"I was reading the articles in the paper," Brockman says, "and the Central Division [downtown] was my division. I went to my boss, and I said I have an idea to deal with the pressure we're getting and to deal with the nightclubs. ... [One of the problems was] when clubs closed at night, patrons lingered, fights broke out in the parking lots and we had to pull units from Willow Glen and the rest of downtown, stripping other units. So I proposed to him that we create and use a force for those establishments, and we would run it as an on-duty assignment." After his proposal, Brockman's idea took a life of its own. "It was timely," he says. "Everybody was reading those same articles."

And so, the transformation in policy--spurred along by Brockman's reaction to media reports and numerous other complaints Guerrero-Daley had been receiving about the conflicts of interest of moonlighting officers (Metro, "Security Matters," May 2, 1996)--took place. Cops could no longer work privately at nightclubs and under the management of club owners.

Instead, the plan that Brockman created required that both the city and merchants chip in to fund a special overtime unit to police the entertainment district.

"If you talk to some club owners, they wanted officers standing next to their doors," Brockman says. "You can't have stations outside the club; you have to manage the entire area. For example, if you talk to hotel owners [downtown], they were delighted that we now patrolled the whole area. From my perspective, I was better policing the entire area. I wasn't stripping other divisions or neighborhoods, and I was policing not just nightclubs but also the adjacent areas."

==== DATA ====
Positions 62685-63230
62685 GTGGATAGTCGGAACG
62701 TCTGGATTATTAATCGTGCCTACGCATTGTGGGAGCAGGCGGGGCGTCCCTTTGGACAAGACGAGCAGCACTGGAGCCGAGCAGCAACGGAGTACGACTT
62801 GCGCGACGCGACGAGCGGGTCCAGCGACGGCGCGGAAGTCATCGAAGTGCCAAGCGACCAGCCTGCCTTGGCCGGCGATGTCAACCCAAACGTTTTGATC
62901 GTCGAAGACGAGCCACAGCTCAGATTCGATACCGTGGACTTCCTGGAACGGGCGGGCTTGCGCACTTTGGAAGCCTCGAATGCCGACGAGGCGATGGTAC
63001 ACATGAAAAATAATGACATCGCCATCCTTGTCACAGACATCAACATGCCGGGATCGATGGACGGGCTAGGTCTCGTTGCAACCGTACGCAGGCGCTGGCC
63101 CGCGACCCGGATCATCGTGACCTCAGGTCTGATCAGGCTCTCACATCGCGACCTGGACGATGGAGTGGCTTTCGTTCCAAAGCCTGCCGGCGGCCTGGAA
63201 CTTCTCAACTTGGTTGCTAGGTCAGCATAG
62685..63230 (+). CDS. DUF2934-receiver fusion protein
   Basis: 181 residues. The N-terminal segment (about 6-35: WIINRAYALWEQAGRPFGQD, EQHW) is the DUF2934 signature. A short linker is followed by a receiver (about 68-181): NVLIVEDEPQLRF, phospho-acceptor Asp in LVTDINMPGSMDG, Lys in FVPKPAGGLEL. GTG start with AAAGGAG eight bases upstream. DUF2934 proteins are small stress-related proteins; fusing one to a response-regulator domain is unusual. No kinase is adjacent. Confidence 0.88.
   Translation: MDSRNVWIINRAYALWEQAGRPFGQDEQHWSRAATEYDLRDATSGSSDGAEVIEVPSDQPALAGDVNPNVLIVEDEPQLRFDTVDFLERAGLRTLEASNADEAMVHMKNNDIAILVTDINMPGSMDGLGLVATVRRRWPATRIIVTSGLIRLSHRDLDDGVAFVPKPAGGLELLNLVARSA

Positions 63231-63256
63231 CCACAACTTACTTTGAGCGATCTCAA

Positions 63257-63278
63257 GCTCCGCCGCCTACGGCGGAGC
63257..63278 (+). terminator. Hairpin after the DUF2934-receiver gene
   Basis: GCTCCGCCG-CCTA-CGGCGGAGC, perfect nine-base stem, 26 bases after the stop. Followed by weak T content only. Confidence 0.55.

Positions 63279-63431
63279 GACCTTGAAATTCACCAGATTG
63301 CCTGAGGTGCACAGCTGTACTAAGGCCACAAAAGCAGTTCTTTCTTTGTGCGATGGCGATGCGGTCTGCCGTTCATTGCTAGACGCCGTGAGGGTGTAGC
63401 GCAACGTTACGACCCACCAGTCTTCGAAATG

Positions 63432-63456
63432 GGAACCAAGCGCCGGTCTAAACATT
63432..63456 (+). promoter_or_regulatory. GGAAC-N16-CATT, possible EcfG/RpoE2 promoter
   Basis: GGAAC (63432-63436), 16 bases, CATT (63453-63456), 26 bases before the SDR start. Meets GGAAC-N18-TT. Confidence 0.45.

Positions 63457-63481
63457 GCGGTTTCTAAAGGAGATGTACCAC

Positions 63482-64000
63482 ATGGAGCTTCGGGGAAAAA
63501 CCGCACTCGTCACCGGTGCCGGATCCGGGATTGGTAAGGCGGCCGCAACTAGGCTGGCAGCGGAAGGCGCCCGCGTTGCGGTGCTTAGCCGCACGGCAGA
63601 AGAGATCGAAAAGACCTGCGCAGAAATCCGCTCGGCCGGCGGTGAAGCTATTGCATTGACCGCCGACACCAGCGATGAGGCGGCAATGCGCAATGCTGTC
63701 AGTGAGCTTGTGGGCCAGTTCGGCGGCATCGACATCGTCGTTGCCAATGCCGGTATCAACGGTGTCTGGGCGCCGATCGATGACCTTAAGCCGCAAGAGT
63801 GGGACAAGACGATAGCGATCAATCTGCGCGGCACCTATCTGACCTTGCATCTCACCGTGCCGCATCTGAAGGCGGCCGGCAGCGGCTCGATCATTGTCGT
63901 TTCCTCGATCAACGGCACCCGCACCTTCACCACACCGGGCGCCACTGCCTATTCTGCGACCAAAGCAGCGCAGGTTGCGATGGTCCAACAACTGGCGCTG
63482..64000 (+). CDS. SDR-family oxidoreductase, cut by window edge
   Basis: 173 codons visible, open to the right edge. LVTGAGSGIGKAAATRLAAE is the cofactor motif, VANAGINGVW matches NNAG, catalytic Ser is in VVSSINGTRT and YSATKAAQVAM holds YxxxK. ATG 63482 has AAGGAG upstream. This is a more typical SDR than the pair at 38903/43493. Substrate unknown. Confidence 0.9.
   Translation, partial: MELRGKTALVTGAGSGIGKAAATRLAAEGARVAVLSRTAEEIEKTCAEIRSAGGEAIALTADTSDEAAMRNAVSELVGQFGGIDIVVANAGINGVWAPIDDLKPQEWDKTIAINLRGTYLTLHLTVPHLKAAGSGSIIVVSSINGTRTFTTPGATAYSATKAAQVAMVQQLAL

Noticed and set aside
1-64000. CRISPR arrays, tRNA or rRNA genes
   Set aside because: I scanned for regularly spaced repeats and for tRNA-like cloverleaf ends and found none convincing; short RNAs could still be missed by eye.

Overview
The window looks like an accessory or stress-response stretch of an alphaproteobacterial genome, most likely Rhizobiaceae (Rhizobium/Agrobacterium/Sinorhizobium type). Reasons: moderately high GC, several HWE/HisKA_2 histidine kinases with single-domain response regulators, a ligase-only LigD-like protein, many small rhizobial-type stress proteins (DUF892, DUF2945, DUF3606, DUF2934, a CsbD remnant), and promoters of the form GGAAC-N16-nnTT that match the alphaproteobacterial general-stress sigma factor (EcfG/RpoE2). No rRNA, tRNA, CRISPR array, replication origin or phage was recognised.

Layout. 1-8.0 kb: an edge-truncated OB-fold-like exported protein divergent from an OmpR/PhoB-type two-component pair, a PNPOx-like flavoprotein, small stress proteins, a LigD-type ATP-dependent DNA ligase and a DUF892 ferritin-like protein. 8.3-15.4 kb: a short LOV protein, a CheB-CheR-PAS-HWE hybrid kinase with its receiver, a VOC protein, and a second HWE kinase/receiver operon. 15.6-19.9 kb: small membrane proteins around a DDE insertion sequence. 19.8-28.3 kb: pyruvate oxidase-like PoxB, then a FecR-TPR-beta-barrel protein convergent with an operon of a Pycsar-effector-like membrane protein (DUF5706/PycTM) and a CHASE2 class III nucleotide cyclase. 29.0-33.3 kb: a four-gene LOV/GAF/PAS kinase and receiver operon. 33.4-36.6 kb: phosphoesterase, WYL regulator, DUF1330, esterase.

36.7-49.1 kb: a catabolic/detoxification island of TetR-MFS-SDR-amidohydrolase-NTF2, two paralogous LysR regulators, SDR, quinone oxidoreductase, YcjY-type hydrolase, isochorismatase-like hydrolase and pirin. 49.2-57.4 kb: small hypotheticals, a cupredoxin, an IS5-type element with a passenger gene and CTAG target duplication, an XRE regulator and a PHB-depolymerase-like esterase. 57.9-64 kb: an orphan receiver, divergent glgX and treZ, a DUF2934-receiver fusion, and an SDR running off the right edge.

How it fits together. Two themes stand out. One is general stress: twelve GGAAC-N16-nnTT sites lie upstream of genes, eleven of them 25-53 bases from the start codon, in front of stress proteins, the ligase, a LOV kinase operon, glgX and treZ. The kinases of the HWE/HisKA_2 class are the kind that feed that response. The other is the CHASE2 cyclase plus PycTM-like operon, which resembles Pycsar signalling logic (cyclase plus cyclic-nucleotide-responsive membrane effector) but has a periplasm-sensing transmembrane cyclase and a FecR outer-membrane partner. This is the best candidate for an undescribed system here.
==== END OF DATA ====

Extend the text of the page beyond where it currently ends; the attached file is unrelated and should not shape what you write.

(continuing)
Photograph by Dustin Page

Standing for Safety: Police agree that positive interaction with the public is key to community policing, which can't be achieved if they stay in their patrol cars.

The Thick Blue Line

The reason why San Jose (and virtually no other city in the United States) requires a policing strategy so heavily dependent on blunt visibility and rapid execution is, according to Chief William Lansdowne, that the cluster of nightclubs in the city's downtown is denser than in any other entertainment district.

In other cities, Lansdowne argues, there are more-diverse mixes of nighttime options, whereas in San Jose, nightclubs that cater to a younger, brasher crowd are the predominant option. "I think it's more about the venues downtown," he says. "I don't think there is another city you will find that has such a high concentration of liquor establishments. It's not about dinner clubs, soft music, jazz. It's not for laid-back older people. They're gone by 11 o'clock. It's about nightclubs and the dating game."

And as for his critic's suggestions that the department handles closing time like a SWAT exercise?